The passive investing strategy can involve gaining exposure to different markets, but the investments in these markets tend to be in exchange traded funds (ETFs) that aim to replicate the performance of the whole market.
The investor might look to buy an S&P 500 Index ETF to have exposure to US equities, or a FTSE 100 Index ETF to have exposure to UK equities. The ETF simply tracks the performance of the market because it invests in all of the companies in the index. There are very few changes to the fund (for example, with UK equities there is a quarterly reshuffle of the FTSE 100 components) so very few transactions are required. This helps to keep the running costs of the ETF down.
Passive investing pros and cons
Here are some key advantages of passive investing:
- Very low costs – The costs of owning passive ETF investments are much lower than for active funds. There is no stock-picking fund manager, no research teams to pay for and very limited transaction costs. Subsequently, there are much lower fees. The total expense ratio of a passive ETF can often be less than +0.1% per annum.
- Lower risk – The exposure to the whole market means that there is much greater diversification in passive investing. This means that individual investments are not going to make or break your account, as can be the risk with active investing.
- Better transparency – You know what you are going to get with passive investing. The one aim is to track the index. With active investing, you never really know where you are invested as it is mostly left to the discretion of the manager. This can sit uncomfortably with some investors. That is not the case with passive investing.
As ever, there are always a few disadvantages too though:
- A limited pool of investments – the fund will only own investments that are present in that index. This limits any potential variance, whilst investors are locked into investments whether they agree with the ethics and ethos of the business or not.
- You are locked in if the market turns – You’re there for the long haul, for good and bad. If there is a big swing lower in markets, you have to ride out the move (unless of course, you close your position in the fund). Unlike active investing, there is no prospect of defensive strategies, such as moving into cash or bonds or using put options to hedge the position. It could take a long while, sometimes years for the market to recover from some sell-offs.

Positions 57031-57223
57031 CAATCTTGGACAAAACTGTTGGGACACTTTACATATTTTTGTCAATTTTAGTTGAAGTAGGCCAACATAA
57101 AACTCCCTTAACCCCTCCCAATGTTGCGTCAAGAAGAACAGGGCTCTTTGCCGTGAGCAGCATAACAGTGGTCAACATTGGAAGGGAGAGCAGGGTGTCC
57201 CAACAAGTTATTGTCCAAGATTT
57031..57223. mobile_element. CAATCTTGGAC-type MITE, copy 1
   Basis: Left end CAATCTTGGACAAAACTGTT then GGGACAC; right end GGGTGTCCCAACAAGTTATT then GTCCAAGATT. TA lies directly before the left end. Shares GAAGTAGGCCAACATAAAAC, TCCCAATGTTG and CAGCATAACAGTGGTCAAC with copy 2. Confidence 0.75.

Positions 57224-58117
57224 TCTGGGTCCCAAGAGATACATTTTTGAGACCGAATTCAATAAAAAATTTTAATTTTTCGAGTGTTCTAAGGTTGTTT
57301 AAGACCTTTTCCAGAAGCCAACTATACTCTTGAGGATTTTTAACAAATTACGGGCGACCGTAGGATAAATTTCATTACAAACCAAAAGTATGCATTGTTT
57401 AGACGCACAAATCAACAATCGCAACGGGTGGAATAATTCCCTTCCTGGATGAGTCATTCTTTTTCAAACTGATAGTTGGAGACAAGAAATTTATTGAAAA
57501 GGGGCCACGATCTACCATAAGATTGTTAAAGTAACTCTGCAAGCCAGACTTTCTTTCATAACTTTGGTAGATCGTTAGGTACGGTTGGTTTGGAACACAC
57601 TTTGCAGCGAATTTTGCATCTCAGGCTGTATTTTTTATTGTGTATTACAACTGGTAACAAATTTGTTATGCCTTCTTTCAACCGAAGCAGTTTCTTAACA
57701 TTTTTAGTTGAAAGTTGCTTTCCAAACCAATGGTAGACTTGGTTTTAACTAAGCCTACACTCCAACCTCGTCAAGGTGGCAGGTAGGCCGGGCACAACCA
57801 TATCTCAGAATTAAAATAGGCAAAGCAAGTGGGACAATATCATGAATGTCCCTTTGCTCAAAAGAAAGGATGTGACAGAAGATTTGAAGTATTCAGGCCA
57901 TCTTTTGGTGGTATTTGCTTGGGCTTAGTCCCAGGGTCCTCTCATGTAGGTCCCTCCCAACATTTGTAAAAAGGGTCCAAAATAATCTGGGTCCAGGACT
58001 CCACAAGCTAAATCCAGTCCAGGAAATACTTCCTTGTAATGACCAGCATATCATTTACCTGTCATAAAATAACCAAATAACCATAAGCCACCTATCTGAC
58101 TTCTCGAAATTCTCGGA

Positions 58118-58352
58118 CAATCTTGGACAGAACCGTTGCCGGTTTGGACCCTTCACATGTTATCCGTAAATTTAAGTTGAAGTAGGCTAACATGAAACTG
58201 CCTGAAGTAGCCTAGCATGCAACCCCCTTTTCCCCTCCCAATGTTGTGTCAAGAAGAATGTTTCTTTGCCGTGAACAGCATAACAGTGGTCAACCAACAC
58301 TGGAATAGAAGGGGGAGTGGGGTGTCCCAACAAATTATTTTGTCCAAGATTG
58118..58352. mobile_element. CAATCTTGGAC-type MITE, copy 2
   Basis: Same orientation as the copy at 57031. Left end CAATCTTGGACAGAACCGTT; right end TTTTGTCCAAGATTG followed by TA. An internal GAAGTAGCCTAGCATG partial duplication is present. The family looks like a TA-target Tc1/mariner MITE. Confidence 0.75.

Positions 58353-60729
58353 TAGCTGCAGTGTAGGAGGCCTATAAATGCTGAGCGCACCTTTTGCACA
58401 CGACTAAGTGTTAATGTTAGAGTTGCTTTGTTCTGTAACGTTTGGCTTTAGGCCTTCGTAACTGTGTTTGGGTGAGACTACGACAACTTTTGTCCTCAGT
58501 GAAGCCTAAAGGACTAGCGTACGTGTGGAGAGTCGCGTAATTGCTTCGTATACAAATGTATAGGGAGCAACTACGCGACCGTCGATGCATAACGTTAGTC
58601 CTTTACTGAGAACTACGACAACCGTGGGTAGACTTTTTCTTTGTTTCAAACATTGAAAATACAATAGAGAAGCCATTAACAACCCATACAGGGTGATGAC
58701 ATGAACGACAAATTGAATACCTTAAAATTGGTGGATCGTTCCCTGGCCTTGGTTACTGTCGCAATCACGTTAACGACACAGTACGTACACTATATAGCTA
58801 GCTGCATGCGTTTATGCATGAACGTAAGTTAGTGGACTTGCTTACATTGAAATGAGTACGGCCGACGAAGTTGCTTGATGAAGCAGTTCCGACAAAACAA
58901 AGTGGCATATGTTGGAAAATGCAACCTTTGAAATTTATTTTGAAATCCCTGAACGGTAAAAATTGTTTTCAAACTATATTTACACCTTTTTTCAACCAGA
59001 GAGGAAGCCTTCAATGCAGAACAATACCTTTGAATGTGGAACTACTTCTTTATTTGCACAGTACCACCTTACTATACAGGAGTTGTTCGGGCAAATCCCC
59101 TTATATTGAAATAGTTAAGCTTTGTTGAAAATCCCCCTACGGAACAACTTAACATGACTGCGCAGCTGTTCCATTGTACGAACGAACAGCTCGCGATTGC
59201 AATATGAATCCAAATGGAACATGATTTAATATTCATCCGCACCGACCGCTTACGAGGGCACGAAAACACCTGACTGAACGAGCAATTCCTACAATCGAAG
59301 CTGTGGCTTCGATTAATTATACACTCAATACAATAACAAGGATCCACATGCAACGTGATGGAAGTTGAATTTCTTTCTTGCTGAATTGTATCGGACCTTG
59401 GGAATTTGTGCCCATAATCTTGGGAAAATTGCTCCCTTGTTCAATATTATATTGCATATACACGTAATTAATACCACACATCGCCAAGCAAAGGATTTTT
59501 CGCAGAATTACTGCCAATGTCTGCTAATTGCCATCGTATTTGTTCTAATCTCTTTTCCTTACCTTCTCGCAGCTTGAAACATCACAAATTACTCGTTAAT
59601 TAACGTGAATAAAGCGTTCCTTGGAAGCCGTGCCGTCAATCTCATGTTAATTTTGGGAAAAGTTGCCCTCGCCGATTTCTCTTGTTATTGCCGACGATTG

- Limited returns – A fund that tracks the market will only ever produce a performance that is close to that of the market. It is not investing that will get the heart pumping (yes, some people like the excitement). Passive investing is very much a slow and steady race.
Active or Passive?
So then, active or passive? When it comes to deciding, there are many factors to consider. Factors such as the type of investor you are, how much time you have to commit and how long you are looking to invest should all be considered.
Passive investing is becoming increasingly popular. According to Bloomberg, passive investments account for around 15% of the total market capitalisation in the US stock market. Also, when it comes to equity funds, with the significant growth in the number of index funds tracking US equity markets, passive funds have now overtaken actively managed funds.
Studies have shown that the returns that active investment strategies do not consistently outperform the market. Equity markets fell significantly in 2022, a time when the flexibility of active investing should be prime to outperform by using defensive strategies and hedging. However, according to analysis from Morningstar, in the US, active fund managers were unable to achieve significant outperformance. Only 40% outperformed passive funds in the 12 months to June 2022. Picking the right fund manager is important in active investing.
Choosing active over passive may also depend on your investment focus too. If you are looking to trade large-cap equities, then these are stocks covered by pretty much every fund manager out there. There is very little that a research team will be able to glean from a stock that is not already known by the market. This is very much in the realm of the Efficient Market Hypothesis territory. Everyone knows everything, therefore, the shares tend to be priced at (or fairly close to) a fair value. If outperformance is inherently difficult, then a passive fund might be seen as safer and a more dependable investment.
However, if you are looking more into smaller capitalised equities, then there might be some advantage that comes from active investing. Fund managers that specialise in finding the “next big thing”, or a “diamond in the rough”, can generate the sort of returns that justify the cost of expensively managed portfolios.
Passive versus Active Investing Takeaways
We have looked into passive and active investing, taking into consideration the pros and cons of each type. Investors can see what type of investing is suitable to their style, personality and commitment. With a balanced form of investing, maybe there is a blended approach that can be taken. One that uses a mix of both passive funds and active investments. However, as ever, if you are interested, we would suggest seeking independent advice first. We wish you good luck with your investing!